Edge similarity measures the similarity in the way each ski is rolled. Are we rolling each ski from edge to edge in perfect unison, or is the outside ski leading the way while the inside ski gets hung up under the body?
We can learn 2 interesting things from our 200 skiers in Deer Valley.
1. Better skiers ski with a higher edge similarity
- A skier who can roll the skis together has a stronger technique, as this skill is very challenging for intermediates to do with perfection.
- At the beginner end, skiers need to brace their outer ski into a snowplough, but being able to move with your skis in unison is the result of years of training.
- Put simply, edge similarity is a hallmark of skiing beautiful turns.
2. At any given edge angle, expert skiers have near perfect edge similarity
- This shows that great skiers are moving their skis in near-perfect unison at both low and high edge angles.
- In real life, we usually notice this beautiful skiing from the chairlift and look on with jealousy.
The graph below shows the relationship between the Edge Angle and the Edge Similarity (both scaled to between 0 to 1).
It is almost impossible to fake very high edge similarity, and only our top pros have been able to achieve 95% edge similarity or higher.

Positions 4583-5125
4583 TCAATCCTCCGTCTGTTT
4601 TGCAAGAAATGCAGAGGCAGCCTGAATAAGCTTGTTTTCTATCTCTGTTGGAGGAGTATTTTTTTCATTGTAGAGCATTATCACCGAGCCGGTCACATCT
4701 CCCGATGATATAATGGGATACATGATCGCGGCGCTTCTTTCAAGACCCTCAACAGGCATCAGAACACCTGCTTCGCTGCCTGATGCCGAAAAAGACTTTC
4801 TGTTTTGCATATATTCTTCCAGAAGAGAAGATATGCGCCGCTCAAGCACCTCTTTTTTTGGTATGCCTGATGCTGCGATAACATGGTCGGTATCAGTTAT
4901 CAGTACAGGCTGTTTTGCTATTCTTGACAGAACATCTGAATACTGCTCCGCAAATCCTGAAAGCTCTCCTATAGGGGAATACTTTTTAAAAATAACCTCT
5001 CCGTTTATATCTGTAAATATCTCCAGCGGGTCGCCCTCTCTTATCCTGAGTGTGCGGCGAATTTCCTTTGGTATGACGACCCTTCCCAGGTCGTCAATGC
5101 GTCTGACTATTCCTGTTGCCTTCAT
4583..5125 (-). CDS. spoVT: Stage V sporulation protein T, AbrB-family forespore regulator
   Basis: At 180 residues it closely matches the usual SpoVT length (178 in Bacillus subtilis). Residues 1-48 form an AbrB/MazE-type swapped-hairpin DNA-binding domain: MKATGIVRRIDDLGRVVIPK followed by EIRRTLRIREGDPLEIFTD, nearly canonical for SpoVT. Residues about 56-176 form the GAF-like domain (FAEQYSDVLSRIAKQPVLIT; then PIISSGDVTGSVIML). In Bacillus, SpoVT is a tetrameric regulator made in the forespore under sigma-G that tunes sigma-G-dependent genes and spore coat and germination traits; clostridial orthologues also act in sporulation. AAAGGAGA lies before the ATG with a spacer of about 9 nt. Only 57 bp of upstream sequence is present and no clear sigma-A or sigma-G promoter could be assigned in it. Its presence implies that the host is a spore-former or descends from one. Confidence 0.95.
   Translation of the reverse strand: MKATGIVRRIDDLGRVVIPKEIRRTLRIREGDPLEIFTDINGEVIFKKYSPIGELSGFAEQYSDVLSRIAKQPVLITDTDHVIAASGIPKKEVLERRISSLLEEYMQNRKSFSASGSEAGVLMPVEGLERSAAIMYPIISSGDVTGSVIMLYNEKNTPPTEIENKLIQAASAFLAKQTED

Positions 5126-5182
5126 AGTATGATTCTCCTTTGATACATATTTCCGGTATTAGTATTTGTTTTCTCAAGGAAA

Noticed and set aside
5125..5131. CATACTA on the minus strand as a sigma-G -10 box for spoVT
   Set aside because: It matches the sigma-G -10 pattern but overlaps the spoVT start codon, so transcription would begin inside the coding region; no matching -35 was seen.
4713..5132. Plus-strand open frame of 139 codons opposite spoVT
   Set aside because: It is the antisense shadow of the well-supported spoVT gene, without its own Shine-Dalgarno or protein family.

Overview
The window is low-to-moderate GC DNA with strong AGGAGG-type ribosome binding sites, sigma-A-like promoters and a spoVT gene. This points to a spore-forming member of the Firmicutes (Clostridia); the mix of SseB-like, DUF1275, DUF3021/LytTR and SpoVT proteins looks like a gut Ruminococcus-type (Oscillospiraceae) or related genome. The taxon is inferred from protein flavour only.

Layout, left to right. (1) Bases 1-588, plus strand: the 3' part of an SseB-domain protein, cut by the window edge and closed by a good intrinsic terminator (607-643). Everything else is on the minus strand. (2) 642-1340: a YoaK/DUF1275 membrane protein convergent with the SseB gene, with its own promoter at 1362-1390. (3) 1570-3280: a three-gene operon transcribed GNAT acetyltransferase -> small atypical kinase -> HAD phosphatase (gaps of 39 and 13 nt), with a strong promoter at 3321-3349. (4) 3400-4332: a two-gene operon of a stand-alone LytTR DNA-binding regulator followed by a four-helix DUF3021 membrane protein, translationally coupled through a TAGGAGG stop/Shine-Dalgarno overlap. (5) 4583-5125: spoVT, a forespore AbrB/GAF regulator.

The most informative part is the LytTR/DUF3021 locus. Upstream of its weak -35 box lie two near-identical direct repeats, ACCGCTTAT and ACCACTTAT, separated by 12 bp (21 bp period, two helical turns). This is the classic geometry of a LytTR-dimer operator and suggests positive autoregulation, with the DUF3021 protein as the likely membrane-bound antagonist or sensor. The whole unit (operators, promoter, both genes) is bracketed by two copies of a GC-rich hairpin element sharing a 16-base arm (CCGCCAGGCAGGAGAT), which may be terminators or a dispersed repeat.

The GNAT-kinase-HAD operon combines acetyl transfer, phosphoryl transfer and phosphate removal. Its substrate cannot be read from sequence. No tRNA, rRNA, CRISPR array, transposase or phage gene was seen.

However, you should be wary of chasing a 100% score in your own skiing. World-class racers will often sacrifice perfect similarity for more dynamic carving and speed, sometimes even relying on the inside ski to provide stability. Any score about 80% is a great score to aim for.
How can I see my edge similarity?
The Carv app has many features that allow you to both see and improve your edge angle and similarity.
- Analyse your own Edge similarity score for each run.
- Use the Edge similarity monitor to hear if your skis are moving in unison - live on every turn.
- Develop your edging with the Carving Training and Outside Ski Turns drills.
Let's break down edge similarity a bit...
Much of your turning technique is set up at the start of the turn – the entry phase. To uncover more insights about edge similarity, we looked at how each of our skiers’ feet moved in the initial phase of the turn. We investigated:
- The Early Inside Ski Roll Rate